Here’s an example: A classic dish like Boeuf Bourguignon, which nearly always calls for a full bottle of Burgundy AND a little brandy is not going to be the same dish if a substitution is made. It can still be a fantastic dish with a different wine, but it will not be Boeuf Bourguignon. I regularly use Beaujolais, generally a much less expensive wine instead of Burgundy when making this dish – less expensive and my family prefers a milder flavor profile.
If you’re looking for a non-alcoholic substitute, for instance, stock, broth or tomatoes, then you are serving a stew, which is fantastic in its own right, but still not a Boeuf Bourguignon. Here is a stew, Beef with Wine (or Not) and Bacon that I’ve adapted from a Cook’s Illustrated recipe I’ve made for years. Beef, Mushrooms, Pearl onions – it’s wonderful with or without wine. I’ve made a few suggestions on how to remove the alcohol and still maintain a rich flavor.
Sometimes a substitution where the alcohol plays a less key performance is an easier one to make – a no-brainer.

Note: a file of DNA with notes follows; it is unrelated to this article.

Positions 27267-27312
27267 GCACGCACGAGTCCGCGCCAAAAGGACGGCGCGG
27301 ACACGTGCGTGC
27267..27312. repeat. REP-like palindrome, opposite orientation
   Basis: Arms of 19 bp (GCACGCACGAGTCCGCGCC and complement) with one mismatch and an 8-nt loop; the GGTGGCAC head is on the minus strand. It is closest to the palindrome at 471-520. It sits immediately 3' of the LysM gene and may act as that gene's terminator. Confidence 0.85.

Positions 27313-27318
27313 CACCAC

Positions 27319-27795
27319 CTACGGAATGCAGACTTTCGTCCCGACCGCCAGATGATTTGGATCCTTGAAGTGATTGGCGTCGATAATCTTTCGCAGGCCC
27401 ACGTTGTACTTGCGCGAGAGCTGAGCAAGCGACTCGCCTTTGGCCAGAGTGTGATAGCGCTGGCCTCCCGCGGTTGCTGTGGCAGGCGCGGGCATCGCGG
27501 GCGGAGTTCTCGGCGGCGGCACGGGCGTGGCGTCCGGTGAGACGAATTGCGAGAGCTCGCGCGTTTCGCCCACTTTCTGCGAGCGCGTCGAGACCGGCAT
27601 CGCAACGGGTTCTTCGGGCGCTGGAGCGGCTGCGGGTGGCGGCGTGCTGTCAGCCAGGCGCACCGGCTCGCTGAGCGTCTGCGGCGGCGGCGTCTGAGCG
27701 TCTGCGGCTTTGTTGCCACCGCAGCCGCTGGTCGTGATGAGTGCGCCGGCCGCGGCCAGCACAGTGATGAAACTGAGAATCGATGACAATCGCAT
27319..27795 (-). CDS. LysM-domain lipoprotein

Examples might be:
- substituting a rum extract for a tablespoon of scotch in a dessert sauce,
- using a bit of orange schnapps instead of Grand Marnier in frosting,
- substituting a tablespoon of orange juice concentrate or a squeeze of fresh orange juice in a berry sauce.
If you don’t need the little zap of flavor the alcohol will give the dish, you can even leave out small amounts.
Is the substitution you’re making in keeping with the flavor profile of the dish or the menu?
You wouldn’t necessarily want to make dessert pears poached in wine with chicken broth and vinegar for instance (a common substitute for white wine in a savory dish,) and you may not want to substitute the tequila in a tequila marinated chicken breast with a wine in a menu of Southwestern-inspired dishes.
You might successfully make your dessert pears with any number of alcohols or extracts, simple syrups or juices and keep the true nature.
The tequila chicken breasts may be just as good changed up with chicken broth and a dash of vinegar or lime for tartness, keeping that astringency of the tequila and giving a nod to the southwestern flavor. A dash of vodka, if you have it on hand, wouldn’t hurt, either.
When thinking about substituting a less expensive alcohol for a more expensive one, consider how the flavor will play out and what will affect that flavor.
You can find fantastic bargains in wine and liquors if you’re shopping well – and if you can give up the idea that everything has to be top shelf or expensive to be good.